FDA Revokes Approval of Avastin for Treating Breast Cancer

Tuesday, November 22, 2011

On Friday, the FDA ruled that cancer drug Avastin should not be used to treat breast cancer because Avastin’s risky side-effects outweigh its benefits for breast cancer patients. "Women who take Avastin for metastatic breast cancer risk potentially life threatening or serious side-effects, such as heart attacks or heart failure, severe high blood pressure, bleeding or hemorrhaging," FDA Commissioner Dr. Margaret Hamburg said

Avastin still has FDA approval for treating lung, kidney, and colon cancer, and despite the ruling, Medicare will still cover Avastin for breast cancer patients. Joe Nocera, op-ed columnist for The New York Times, argues that the FDA made the right decision.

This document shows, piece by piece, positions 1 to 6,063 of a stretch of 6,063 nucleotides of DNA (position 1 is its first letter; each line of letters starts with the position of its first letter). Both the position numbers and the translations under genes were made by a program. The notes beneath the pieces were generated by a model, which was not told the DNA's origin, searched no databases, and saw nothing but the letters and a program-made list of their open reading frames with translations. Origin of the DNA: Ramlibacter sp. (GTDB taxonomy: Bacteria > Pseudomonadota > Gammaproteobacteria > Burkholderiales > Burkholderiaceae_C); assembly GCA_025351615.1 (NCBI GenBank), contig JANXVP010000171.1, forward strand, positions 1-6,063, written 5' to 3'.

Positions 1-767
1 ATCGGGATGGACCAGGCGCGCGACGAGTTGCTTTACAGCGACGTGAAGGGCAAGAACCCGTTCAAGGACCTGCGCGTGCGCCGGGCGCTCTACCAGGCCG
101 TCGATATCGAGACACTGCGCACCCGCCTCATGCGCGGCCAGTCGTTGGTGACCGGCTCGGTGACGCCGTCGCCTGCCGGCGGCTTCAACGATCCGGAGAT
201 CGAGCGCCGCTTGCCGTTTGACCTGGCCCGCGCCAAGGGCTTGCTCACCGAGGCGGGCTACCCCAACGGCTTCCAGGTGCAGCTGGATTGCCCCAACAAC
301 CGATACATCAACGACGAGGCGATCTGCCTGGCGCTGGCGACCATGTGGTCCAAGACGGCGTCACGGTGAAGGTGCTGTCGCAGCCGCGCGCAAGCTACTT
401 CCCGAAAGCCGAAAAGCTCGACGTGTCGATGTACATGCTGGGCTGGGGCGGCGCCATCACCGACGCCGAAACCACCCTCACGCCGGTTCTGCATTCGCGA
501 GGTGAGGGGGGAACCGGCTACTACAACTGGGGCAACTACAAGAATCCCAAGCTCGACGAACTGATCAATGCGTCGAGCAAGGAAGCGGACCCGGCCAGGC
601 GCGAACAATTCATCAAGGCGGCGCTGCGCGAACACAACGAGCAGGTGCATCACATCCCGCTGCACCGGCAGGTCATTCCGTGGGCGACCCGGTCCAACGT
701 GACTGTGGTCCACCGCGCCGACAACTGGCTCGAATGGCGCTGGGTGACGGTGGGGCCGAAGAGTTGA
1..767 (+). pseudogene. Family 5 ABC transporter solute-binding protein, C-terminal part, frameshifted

Comments [1]

Sandy from Brooklyn, NY

That's why we have doctors. Neither the statistical method nor the insurance companies should attempt to interfere in the relationship between doctor and patient. Statistics don't apply to individuals. Insurance companies should not be making decisions about whether a particular drug is appropriate for a particular patient.

Avastin is used extensively to treat wet macular degeneration, for instance. The doctors who experimented with it as an off-label use discovered that it can be very useful, and less expensive than another similar drug. Insurance companies pay for it.

Nov. 22 2011 08:38 AM

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